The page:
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Libya’s government urges Arab air strikes against Islamic State in Sirte

 Libya's internationally recognised government has asked fellow Arab states to conduct air strikes against Islamic State in the coastal city of Sirte, a cabinet statement said on Saturday.

In the past few days, Islamic State has crushed a revolt by a Salafist Muslim group and armed residents trying to break its grip on the city. Dozens of people have been killed, according to residents.

The fighting typifies chaos in Libya, where two rival governments and parliaments, together with an assortment of Islamists, tribesmen and armed groups, are battling for control of cities and regions, four years after the ousting of veteran leader Muammar Gaddafi.

"Libya's temporary government urges… the Arab brother states…to conduct air strikes against positions of the Daesh terrorist group in Sirte," a cabinet statement said.

Daesh is an acronym for Islamic State, which has exploited a security vacuum to expand in Libya as it did in Syria and Iraq.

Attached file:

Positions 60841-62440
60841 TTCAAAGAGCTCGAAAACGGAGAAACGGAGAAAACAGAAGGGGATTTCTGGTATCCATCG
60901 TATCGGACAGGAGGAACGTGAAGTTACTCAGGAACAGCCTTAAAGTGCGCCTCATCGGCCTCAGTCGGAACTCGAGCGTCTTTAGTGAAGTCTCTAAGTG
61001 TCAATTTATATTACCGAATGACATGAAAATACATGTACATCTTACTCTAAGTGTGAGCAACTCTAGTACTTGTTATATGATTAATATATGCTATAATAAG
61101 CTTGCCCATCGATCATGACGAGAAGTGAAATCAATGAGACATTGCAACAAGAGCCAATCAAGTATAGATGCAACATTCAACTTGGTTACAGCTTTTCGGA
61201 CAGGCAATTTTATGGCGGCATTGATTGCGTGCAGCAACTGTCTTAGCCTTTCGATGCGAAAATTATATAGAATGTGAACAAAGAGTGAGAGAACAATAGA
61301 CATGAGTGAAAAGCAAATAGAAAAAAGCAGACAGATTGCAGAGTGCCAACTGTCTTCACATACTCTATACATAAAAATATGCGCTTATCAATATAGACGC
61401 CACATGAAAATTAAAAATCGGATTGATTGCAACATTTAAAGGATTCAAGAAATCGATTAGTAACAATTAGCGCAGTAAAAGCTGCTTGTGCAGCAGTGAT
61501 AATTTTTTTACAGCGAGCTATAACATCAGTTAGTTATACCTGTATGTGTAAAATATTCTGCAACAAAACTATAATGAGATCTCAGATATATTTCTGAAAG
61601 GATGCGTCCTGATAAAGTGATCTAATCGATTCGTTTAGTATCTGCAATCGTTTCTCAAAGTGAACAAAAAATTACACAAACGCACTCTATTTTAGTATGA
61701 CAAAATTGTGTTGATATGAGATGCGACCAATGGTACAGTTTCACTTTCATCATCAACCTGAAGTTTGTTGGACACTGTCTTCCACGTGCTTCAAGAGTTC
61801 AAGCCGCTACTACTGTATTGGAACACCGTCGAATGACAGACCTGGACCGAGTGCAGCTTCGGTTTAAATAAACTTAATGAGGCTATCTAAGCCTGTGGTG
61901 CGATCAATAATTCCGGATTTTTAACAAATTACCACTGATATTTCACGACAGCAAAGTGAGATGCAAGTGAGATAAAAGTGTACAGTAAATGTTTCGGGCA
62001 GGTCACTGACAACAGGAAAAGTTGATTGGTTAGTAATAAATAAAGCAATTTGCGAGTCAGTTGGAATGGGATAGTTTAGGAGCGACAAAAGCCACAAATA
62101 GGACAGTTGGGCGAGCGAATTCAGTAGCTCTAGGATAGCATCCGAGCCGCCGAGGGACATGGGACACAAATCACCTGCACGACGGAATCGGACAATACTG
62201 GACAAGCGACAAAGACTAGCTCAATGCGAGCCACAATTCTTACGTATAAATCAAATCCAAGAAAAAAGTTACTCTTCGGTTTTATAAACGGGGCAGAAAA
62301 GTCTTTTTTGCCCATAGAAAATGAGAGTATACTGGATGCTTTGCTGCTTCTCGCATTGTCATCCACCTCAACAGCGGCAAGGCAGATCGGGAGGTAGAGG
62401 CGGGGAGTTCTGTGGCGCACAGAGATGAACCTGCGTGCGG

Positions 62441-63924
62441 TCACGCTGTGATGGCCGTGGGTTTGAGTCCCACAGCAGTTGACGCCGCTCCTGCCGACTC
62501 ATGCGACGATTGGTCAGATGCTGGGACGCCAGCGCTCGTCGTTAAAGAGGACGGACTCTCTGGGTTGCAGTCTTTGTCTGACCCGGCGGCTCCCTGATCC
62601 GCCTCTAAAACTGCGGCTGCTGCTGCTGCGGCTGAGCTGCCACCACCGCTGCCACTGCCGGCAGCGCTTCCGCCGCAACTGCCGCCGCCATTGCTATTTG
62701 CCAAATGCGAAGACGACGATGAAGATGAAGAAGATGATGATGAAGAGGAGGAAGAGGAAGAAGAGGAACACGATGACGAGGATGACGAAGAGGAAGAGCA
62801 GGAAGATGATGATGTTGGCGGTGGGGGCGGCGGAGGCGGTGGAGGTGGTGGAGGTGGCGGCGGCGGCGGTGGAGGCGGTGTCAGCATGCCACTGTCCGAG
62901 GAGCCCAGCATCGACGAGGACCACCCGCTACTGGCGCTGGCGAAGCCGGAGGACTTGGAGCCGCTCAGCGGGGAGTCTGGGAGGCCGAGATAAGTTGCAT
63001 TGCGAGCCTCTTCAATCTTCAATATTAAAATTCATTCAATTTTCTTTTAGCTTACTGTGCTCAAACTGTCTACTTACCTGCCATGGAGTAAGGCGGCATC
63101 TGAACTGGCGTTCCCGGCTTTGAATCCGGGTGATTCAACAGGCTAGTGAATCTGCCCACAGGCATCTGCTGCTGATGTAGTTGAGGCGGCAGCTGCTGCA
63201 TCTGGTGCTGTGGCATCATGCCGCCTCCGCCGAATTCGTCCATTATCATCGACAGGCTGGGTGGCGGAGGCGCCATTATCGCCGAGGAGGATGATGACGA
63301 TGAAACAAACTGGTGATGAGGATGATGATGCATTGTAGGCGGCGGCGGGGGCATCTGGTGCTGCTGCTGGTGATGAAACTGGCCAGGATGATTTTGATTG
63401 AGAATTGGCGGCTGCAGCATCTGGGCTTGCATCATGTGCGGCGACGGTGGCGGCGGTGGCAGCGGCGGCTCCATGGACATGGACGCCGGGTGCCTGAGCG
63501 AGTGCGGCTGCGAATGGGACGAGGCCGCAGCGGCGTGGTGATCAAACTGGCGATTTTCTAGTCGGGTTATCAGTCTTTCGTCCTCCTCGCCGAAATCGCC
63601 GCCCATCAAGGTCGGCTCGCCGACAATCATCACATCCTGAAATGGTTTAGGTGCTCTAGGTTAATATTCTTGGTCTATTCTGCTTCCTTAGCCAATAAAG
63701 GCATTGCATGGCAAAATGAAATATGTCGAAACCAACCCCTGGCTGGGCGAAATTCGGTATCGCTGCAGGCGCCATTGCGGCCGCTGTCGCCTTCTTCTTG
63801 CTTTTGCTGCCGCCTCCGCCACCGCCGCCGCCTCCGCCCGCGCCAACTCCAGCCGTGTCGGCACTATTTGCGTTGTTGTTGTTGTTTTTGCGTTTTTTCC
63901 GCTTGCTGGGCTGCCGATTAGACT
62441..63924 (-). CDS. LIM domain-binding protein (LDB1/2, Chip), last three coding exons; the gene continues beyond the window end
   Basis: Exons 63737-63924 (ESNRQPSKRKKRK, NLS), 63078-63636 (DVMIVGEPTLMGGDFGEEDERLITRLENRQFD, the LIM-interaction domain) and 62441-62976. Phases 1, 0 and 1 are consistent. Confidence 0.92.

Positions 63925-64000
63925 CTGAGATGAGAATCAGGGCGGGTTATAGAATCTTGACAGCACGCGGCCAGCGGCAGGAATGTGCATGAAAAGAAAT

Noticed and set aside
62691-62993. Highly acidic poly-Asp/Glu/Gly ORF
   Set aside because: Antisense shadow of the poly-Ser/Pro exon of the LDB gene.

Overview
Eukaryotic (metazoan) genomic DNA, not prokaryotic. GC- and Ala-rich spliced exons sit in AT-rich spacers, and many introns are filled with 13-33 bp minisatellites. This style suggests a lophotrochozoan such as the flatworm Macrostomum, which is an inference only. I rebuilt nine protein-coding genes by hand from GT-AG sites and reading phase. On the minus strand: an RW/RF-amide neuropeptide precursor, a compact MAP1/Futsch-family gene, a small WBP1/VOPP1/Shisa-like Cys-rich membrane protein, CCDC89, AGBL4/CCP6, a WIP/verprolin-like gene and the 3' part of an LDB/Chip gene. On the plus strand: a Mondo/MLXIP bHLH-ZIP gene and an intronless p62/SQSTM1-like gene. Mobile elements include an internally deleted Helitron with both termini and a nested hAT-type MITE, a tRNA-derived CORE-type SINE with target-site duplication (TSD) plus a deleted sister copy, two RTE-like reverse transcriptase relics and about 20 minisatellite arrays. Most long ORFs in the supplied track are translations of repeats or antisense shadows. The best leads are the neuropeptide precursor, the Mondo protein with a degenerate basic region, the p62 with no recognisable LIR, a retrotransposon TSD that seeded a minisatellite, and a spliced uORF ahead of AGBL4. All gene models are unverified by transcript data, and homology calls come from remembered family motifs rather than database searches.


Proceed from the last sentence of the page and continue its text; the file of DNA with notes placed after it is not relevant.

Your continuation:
The official government has been based in eastern Libya since losing control of the capital Tripoli a year ago to a rival group, which set up its own administration. Neither government has control of Sirte, Gaddafi's hometown.

Both governments have conducted air strikes against Islamic State in Sirte in recent days but their capabilities are very limited, relying on outdated warplanes and helicopters from the Gaddafi era and lacking precision guns.

It was not clear how Arab states would respond. An Arab coalition led by Saudi Arabia launched air strikes in Yemen in late March in an effort to stop the Iran-allied Houthi movement spreading across the country from the north.

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